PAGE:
In this fascinating history of Cold War cartography, Timothy Barney considers maps as central to the articulation of ideological tensions between American national interests and international aspirations. Barney argues that the borders, scales, projections, and other conventions of maps prescribed and constrained the means by which foreign policy elites, popular audiences, and social activists navigated conflicts between North and South, East and West. Maps also influenced how identities were formed in a world both shrunk by advancing technologies and marked by expanding and shifting geopolitical alliances and fissures. Pointing to the necessity of how politics and values were “spatialized” in recent U.S. history, Barney argues that Cold War–era maps themselves had rhetorical lives that began with their conception and production and played out in their circulation within foreign policy circles and popular media. Reflecting on the ramifications of spatial power during the period, Mapping the Cold War ultimately demonstrates that even in the twenty-first century, American visions of the world--and the maps that account for them--are inescapably rooted in the anxieties of that earlier era.
Mari Lee Mifsud
Rhetoric and the Gift, taking as its starting point the Homeric idea of the gift and Aristotle’s related rhetorical theory, explores rhetoric not only at the level of the artful response but at the level of the call and response. Mari Lee Mifsud takes up a number of questions crucial to thinking about contemporary communication: What does it mean that communication is a system of exchange with others? How are we to deal with questions of ethics in an economic system of power and authority? Can exchange ever be truly generous, and can communication, then, ever be free? Is there a more ethical way of relating and communicating, and might there be a different self-other relationship more conducive to a free people?
As a historian of ancient Greek rhetorical theory, Mifsud examines these questions of contemporary significance by turning first to Aristotle’s many citations of and references to Homer in order to discern the emergence of a system of exchange thought to be appropriate for a democratic polis. As she elucidates, the Homeric system of exchange — gift-giving — was used by Aristotle as a metaphor for rhetoric’s function, as he distinguished the gift as a system of exchange within the functioning of the polis, operating between individuals and society to bind people to people and cultures to cultures. These ancient ideas are shown to relate directly to our modern arguments concerning exception and exceptionalism as they play out in politics, law, and culture.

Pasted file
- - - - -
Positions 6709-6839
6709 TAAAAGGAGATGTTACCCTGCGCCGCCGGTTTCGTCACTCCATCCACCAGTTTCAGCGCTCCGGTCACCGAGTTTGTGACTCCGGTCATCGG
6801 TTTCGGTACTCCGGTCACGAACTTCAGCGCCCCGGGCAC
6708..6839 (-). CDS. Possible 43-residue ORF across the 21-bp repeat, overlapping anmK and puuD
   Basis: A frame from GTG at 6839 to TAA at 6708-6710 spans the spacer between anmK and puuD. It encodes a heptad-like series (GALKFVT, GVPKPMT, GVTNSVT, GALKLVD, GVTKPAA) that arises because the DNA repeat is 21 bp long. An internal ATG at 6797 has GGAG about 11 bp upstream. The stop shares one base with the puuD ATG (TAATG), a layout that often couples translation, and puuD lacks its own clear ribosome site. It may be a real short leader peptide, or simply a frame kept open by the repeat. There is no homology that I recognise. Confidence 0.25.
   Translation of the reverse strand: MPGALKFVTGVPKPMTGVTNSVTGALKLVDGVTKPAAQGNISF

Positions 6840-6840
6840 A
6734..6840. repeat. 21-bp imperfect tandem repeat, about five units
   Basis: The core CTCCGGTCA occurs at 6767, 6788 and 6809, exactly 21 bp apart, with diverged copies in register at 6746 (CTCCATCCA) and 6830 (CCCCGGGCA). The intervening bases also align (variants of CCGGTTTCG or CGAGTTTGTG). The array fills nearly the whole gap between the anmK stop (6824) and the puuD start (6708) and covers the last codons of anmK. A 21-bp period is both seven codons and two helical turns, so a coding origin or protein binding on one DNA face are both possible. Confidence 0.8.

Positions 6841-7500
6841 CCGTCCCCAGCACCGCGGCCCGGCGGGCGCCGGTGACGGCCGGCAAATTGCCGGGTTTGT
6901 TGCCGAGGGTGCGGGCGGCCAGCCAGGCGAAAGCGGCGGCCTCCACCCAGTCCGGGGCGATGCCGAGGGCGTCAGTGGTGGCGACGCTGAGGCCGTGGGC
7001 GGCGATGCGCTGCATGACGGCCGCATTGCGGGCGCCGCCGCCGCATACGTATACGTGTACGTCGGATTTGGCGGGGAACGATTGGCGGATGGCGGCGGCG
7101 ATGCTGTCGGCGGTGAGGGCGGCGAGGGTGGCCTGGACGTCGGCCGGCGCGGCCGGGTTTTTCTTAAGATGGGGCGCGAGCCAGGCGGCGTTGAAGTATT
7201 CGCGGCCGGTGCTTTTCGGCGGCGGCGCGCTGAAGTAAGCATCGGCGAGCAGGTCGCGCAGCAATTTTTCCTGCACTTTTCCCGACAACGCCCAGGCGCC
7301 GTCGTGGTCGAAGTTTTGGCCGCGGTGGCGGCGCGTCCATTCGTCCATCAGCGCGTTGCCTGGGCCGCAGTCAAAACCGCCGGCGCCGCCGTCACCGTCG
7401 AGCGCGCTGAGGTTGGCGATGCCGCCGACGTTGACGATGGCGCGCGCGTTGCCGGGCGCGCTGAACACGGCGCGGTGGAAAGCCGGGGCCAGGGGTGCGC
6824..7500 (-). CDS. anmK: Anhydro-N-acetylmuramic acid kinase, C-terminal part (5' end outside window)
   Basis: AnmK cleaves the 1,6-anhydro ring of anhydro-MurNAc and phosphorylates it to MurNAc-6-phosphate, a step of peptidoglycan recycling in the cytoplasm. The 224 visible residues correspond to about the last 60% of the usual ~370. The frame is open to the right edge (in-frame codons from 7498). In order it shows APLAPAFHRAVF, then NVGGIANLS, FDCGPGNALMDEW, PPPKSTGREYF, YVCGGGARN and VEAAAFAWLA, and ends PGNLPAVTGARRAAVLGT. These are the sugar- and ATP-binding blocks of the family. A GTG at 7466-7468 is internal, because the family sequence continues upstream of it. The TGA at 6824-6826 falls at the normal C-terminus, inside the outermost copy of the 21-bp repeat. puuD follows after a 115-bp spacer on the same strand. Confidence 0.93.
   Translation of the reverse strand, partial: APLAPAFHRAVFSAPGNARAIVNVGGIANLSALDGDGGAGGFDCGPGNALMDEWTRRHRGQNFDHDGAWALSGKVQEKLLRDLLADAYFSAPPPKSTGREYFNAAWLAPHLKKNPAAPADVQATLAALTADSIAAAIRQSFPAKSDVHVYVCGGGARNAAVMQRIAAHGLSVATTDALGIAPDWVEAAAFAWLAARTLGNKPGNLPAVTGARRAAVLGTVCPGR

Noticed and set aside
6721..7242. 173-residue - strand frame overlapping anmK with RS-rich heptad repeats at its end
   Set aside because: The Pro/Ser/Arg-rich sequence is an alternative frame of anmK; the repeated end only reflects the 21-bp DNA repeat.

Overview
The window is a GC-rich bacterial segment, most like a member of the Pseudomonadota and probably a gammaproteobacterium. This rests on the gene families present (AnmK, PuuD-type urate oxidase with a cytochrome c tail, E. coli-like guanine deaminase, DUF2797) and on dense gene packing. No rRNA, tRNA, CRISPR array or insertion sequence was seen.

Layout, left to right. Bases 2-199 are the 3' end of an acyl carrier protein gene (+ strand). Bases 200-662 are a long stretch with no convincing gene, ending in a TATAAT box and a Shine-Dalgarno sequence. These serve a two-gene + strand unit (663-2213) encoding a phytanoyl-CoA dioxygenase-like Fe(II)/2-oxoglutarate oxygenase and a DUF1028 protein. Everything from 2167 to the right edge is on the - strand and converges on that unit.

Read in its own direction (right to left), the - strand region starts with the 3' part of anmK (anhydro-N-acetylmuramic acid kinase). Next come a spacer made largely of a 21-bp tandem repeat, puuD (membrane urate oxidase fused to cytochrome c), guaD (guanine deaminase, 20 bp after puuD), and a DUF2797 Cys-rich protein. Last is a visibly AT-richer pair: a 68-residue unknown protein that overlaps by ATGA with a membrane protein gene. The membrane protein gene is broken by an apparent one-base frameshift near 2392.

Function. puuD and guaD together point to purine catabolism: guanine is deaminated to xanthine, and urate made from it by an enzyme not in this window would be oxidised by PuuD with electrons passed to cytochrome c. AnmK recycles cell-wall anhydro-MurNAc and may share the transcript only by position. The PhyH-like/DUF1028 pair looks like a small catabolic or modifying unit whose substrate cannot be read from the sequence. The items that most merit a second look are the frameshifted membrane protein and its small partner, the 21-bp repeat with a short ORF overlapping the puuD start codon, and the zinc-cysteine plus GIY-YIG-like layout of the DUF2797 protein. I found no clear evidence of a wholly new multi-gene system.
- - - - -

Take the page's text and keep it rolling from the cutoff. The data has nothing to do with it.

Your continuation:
Such questions of exchange, thus, are shown to reverberate and continue to circulate through conversations in philosophy and communication, ranging across a great deal of recent study. Mifsud’s discussion of a variety of contemporary thinkers, together with her historical and theoretical approach, offers rich possibilities for new trajectories of relating the self and other, providing the critical, hermeneutical, and theoretical resources for thinking otherwise about rhetorical conceptions of relational ethics in communication, on both a personal and political level.
Jane S. Sutton and Mari Lee Mifsud
A Revolution in Tropes is a groundbreaking study of rhetoric and tropes. Theorizing new ways of seeing rhetoric and its relationship with democratic deliberation, Jane Sutton and Mari Lee Mifsud explore and display alloiōsis as a trope of difference, exception, and radical otherness. Their argument centers on Aristotle’s theory of rhetoric through particular tropes of similarity that sustained a vision of civic discourse but at the same time underutilized tropes of difference. When this vision is revolutionized, democratic deliberation can perform and advance its ends of equality, justice, and freedom. Marie-Odile, N. Hobeika, and Michele Kennerly join Sutton and Mifsud in pushing the limits of rhetoric by engaging rhetoric alloiostrophically. Their collective efforts work to display the possibilities of what rhetoric can be. A Revolution in Tropes will appeal to scholars of rhetoric, philosophy, and communication.